Dragons Den: Moot Corp for Dummies

I’m probably being a bit nasty with this post title. BBC2’s Dragons’ Den is probably one of my favourite television programs. For those who have never seen it, this is a program where a group of 5 Venture Capitalists (VCs) appraise the business plans of budding entrepreneurs and decide whether to invest in the contestants’ business proposals.

There are a couple of things about Dragons Den which those who enter the den don’t seem to realise. These VCs are self-made men and women (or woman, as is usually the case). They have a lot of money. But they are not giving it away. Their sole purpose in being on this program is to generate more money. Thus the entrepreneurs must realise this is not about them making money. It is about the VCs making a large amount of money, and about the entrepreneur making enough out of their idea to start up another business in 3 years. No-one will make a fortune out of the dragons’ deals (except possibly, the dragons).

But in order to educate people about this aspect of the program, what I think is necessary is a Dragon’s Den Revisted series. This would track the dragons’ investment in businesses presented in the program. It would articulate the success or failure of the businesses, and would specify the return on investment achieved by the dragons as well as the entrepreneurs who orginally pitched the idea in the den.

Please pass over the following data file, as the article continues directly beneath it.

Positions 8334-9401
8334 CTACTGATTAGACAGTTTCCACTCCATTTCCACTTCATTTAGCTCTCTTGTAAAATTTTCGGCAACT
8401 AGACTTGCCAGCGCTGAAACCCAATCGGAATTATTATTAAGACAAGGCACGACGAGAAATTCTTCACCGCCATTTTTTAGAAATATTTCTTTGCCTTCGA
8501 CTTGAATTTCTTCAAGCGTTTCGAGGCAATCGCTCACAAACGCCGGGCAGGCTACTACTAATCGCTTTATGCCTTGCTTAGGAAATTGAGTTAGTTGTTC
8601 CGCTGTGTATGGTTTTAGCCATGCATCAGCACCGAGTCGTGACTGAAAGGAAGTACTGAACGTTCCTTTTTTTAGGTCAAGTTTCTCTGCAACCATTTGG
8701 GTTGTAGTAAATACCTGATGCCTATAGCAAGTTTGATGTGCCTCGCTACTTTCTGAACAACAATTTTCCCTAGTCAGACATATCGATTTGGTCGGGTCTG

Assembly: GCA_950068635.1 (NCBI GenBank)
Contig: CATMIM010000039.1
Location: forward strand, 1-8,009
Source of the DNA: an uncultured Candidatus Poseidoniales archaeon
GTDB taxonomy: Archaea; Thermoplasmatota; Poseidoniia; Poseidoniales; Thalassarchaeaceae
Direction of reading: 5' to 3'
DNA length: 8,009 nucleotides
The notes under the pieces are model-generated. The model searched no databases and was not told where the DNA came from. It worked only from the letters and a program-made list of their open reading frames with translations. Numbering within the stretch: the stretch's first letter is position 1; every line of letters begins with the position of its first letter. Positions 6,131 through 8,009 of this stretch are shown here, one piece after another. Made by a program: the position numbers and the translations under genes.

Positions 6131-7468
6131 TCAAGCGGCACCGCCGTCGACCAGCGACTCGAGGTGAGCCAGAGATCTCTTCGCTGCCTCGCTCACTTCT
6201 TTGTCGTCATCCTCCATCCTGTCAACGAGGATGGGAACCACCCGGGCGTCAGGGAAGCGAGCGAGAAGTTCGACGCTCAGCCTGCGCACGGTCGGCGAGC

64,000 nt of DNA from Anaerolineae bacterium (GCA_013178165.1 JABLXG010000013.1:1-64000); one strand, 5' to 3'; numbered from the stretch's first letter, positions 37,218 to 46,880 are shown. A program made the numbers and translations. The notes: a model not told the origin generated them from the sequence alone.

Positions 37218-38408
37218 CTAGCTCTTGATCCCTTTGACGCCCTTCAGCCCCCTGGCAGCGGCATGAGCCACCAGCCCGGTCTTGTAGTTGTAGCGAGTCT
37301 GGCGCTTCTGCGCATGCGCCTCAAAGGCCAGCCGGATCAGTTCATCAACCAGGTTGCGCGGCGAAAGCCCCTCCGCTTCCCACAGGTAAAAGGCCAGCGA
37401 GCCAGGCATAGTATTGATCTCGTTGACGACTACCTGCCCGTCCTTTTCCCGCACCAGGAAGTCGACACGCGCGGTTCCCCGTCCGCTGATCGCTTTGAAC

Oh and if you have never heard of Moot Corp, it’s a competition for MBA students and recent graduates to pitch a business idea to venture capitalists, with the objective of winning a nominal bursary to begin a business. The business ideas are usually relatively good quality, but even if you win a Moot Corp competition, the money you receive is so limited and the conditions of investment so constrained, that the business often declines into obscurity. Really, the point of a Moot Corp win is to promote the careers of the winners, not to generate a compelling business. Unfortunately, Dragons Den doesn’t even achieve that much for the participating entrepreneurs. So if it isn’t quite Moot Corp for Dummies, perhaps it is more ‘Who Wants to be a Millionaire? (My Venture Capitalist does)’.

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